[Ads-l] A theory is not complete until you can explain it to the man in the street

ADSGarson O'Toole adsgarsonotoole at GMAIL.COM
Fri Oct 1 18:37:40 UTC 2021

Thanks for your response SG. The QI article already credits the great
research of June Barrow-Green and Reinhard Siegmund-Schultze.

[Begin excerpt]
The crucial citations in this article were identified by June
Barrow-Green and Reinhard Siegmund-Schultze in their wonderful 2016
piece in the journal “Historia Mathematica” titled “‘The first man on
the street’ — tracing a famous Hilbert quote (1900) back to Gergonne
[End excerpt]


On Fri, Oct 1, 2021 at 9:25 AM Stephen Goranson <goranson at duke.edu> wrote:
> From Nature Nov 16 2016:
> David Hilbert was extremely absent-minded, extraordinarily brilliant and the most influential mathematician of the twentieth century. His reach continues today. Among other things, he popularized a common concept in the communication of science: the ‘man in the street’, whose understanding (or not) of a problem is commonly used as a benchmark for intelligibility.
> At the 1900 International Congress of Mathematicians in Paris, Hilbert set out to list the most important open problems of the field for the new century. But he also emphasized communication. “A mathematical theory is not to be considered complete,” he said, “until you have made it so clear that you can explain it to the first man whom you meet on the street.” Hilbert attributed the saying to “an old French mathematician”.
> That is unusually imprecise for a mathematician. So, to complete the theory, two intrepid maths historians set out to identify Hilbert’s elderly Gallic source. As they report in this month’s Historia Math­ematica, they pursued a long paper trail, including a nineteenth-century letter published in Nature, and eventually succeeded (J. Barrow-Green and R. Siegmund-Schultze Hist. Math. 43, 415–426; 2016<https://doi.org/10.1016/j.hm.2016.08.005>).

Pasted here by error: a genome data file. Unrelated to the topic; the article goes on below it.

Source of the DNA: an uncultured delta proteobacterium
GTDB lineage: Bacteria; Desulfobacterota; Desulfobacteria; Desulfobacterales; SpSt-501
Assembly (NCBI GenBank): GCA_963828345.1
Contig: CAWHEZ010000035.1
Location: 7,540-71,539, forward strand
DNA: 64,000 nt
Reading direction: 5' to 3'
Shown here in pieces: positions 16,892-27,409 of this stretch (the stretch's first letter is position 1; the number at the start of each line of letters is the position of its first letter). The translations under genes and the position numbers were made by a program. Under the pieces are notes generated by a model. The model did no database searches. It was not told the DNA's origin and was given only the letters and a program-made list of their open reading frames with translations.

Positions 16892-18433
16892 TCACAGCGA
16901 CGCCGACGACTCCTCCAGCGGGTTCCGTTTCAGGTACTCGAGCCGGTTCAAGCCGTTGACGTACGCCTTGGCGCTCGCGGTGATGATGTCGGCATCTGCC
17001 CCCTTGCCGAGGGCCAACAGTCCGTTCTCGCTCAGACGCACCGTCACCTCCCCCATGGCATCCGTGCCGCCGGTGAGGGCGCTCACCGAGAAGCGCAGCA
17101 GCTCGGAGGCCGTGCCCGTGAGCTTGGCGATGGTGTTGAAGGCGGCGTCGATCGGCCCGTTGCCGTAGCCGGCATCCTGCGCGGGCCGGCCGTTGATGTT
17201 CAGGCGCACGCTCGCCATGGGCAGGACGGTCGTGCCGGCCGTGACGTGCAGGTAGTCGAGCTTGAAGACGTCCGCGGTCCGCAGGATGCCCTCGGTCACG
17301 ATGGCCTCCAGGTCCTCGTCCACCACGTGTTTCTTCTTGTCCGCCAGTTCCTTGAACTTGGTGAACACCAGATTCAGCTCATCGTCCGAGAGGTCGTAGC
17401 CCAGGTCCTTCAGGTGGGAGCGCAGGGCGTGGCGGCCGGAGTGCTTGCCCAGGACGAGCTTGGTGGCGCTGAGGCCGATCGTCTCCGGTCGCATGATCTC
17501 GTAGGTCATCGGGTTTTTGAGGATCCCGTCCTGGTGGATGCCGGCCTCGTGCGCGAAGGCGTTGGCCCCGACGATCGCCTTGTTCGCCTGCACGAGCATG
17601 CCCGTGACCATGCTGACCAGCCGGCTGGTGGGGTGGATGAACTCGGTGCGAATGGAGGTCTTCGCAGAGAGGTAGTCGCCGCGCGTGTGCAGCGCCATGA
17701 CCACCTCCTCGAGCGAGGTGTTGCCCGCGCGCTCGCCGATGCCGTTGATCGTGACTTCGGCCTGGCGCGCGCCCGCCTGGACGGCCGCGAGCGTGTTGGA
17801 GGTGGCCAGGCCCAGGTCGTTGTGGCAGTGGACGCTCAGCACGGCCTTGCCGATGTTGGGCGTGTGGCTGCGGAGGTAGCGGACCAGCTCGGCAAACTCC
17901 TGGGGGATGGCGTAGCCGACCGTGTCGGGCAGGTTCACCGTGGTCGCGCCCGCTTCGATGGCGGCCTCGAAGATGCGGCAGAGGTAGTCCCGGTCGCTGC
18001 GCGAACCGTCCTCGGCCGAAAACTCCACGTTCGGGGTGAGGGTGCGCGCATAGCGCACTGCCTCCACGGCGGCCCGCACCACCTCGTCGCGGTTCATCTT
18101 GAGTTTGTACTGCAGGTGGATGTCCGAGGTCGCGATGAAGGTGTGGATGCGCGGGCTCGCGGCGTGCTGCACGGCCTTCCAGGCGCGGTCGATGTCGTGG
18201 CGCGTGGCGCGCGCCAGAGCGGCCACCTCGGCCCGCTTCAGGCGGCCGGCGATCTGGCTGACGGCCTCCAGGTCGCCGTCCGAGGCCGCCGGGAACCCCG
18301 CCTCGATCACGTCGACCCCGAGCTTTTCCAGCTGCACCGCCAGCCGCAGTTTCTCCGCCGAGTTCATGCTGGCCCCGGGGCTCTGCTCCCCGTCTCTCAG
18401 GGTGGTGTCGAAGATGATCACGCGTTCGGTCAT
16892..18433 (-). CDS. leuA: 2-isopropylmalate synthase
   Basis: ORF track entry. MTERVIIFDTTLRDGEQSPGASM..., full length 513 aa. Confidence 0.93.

> It was indeed a Frenchman, one Joseph Diaz Gergonne (1771–1859), who first referred to the man in the street. In a letter dated 1825, Gergonne wrote that one has not said the last word on a theory until one has been able to explain it to a passant dans la rue — French for ‘passer-by in the street’. A year later, in a second letter, he went further. A formula or method that could not be explained to a passing stranger “does not deserve to see the light of day”.
> Stephen Goranson
> https://people.duke.edu/~goranson/
> ------------------------------------------------------------
> The American Dialect Society - http://www.americandialect.org

The American Dialect Society - http://www.americandialect.org

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